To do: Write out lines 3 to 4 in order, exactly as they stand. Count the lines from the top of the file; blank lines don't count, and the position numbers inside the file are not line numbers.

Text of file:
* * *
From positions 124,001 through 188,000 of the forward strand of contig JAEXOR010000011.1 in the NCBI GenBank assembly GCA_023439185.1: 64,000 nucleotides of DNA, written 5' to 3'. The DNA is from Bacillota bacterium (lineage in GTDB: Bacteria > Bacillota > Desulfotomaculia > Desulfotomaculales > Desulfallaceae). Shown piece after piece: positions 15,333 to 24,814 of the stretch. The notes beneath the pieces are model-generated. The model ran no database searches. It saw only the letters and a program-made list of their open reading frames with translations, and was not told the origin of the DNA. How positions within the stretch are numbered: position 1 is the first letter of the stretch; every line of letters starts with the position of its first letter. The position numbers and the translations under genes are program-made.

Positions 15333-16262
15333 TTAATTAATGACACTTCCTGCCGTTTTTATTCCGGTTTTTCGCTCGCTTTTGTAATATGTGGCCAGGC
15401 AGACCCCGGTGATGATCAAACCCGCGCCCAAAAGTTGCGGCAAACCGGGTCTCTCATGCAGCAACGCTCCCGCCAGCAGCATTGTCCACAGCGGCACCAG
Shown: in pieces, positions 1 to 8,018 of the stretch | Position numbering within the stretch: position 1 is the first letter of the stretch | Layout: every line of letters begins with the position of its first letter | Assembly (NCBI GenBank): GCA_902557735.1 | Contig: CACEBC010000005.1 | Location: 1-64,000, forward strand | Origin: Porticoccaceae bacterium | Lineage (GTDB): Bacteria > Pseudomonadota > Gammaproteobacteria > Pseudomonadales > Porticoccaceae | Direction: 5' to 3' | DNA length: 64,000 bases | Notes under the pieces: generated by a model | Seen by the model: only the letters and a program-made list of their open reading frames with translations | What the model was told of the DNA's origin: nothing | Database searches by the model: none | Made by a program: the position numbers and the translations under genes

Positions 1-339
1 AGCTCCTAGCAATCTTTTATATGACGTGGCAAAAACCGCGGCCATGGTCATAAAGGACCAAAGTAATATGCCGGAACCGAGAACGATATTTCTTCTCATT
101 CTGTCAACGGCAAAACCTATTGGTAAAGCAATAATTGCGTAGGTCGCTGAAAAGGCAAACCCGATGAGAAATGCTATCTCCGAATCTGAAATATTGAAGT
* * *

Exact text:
15333 TTAATTAATGACACTTCCTGCCGTTTTTATTCCGGTTTTTCGCTCGCTTTTGTAATATGTGGCCAGGC
15401 AGACCCCGGTGATGATCAAACCCGCGCCCAAAAGTTGCGGCAAACCGGGTCTCTCATGCAGCAACGCTCCCGCCAGCAGCATTGTCCACAGCGGCACCAG